May 2022 / U.S. EQUITIES
Keeping a Steady Hand in Uncertain Times
Volatility has not shaken our focus on long‑term fundamentals.
- The challenging macro backdrop means we have a subdued near‑term outlook for growth stocks.
- With an eye on compounding value, we seek names where we believe the market may not fully appreciate the length or strength of their growth stories.
- We remain selective, finding opportunities in names that we view as potentially steady growers and companies that we think are innovative disruptors.
Q. How have you been navigating this difficult environment for growth stocks?
The sell‑off in growth stocks has been challenging and painful. Correlations between equity performance often increase during big style rotations like the one that continued into the first quarter. Our patient strategy emphasizes high‑quality names that we believe have the potential to compound value durably over an extended time frame. The market did not necessarily recognize this distinction in the first three months of the year. But we remain confident in our process and belief that, over the long term, stocks tend to follow their earnings and free cash flow.
What we look for when investing in a company
(Fig. 1) What we look for when investing in a company
If we look beyond the broader weakness in growth stocks, the magnitude of some of the losses in individual names was notable. In this environment, differentiating between volatility and actual business risk is critical.
The significant drawdowns suffered by some of our communications services and information technology holdings appeared, in our view, to be exacerbated by the market’s fear and intolerance for corporate earnings that fall short of perfection. Regardless of any near‑term challenges, we do not believe that the longer‑term fundamentals for many of the online advertising and e‑commerce names in the portfolio have deteriorated to the extent that recent action in their stock prices might suggest.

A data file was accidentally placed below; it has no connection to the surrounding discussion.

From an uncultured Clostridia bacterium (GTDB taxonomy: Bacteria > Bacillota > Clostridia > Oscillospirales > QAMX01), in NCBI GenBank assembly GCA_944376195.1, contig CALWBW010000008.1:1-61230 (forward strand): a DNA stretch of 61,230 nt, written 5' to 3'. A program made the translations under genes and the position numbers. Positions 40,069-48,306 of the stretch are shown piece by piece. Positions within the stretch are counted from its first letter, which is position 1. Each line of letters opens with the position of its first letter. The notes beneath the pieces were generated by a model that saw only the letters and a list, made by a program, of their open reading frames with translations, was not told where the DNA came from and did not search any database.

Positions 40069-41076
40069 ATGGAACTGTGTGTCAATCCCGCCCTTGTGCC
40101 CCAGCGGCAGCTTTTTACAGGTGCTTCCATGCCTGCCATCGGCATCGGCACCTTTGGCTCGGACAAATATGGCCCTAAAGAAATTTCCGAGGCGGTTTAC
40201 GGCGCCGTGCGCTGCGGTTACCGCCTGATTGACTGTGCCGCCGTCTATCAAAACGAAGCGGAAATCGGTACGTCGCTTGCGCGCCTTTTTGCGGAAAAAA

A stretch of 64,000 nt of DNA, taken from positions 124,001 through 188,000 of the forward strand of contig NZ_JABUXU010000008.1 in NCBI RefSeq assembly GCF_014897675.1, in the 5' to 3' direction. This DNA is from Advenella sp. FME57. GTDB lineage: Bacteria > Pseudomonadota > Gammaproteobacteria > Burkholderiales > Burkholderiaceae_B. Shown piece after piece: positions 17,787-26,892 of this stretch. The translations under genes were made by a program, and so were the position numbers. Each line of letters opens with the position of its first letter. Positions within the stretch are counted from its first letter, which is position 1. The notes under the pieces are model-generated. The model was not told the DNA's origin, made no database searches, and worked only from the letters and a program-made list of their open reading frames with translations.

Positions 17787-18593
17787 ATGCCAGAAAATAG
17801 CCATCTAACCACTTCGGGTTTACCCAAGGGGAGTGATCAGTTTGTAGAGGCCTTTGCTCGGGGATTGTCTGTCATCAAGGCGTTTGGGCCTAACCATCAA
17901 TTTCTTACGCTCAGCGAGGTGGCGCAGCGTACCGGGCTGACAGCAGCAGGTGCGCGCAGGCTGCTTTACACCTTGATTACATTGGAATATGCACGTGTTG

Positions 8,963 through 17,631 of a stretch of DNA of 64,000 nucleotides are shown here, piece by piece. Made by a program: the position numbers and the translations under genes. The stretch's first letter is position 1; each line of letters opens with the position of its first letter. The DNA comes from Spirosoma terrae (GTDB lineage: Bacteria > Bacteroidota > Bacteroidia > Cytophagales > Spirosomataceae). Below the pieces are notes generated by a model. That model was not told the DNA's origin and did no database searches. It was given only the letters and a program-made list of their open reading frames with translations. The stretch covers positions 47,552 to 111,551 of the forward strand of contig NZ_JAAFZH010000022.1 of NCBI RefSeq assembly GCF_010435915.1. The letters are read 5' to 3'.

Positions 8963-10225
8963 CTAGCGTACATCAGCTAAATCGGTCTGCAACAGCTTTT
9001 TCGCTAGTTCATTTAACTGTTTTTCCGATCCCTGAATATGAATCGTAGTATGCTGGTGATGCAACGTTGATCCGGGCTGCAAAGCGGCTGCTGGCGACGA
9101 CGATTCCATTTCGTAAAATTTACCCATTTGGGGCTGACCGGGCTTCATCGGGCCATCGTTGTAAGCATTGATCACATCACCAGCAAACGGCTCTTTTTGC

Unfortunately, the declines in some of our portfolio holdings were more warranted. Robust demand at the height of the coronavirus pandemic for video communication and e‑signature solutions proved less sustainable than we expected. This tailwind also appeared to mask weaknesses in some software companies’ business strategies.
I am comfortable with the portfolio’s positioning and feel good about the companies in which we have invested, so our first‑quarter adjustments mostly occurred at the margin. When our holdings suffered pullbacks of a similar magnitude, we trimmed or exited some positions where our conviction was a bit lower and reinvested in names where we think the longer‑term risk/reward profile is more compelling.
Q. You mentioned the importance of differentiating between volatility and actual business risk. Tell us about an instance where emerging fundamental challenges prompted you to shift your long‑term views.
We assess emerging competitive threats very carefully, as the market tends to react quickly to the slightest whiff of potential disruption.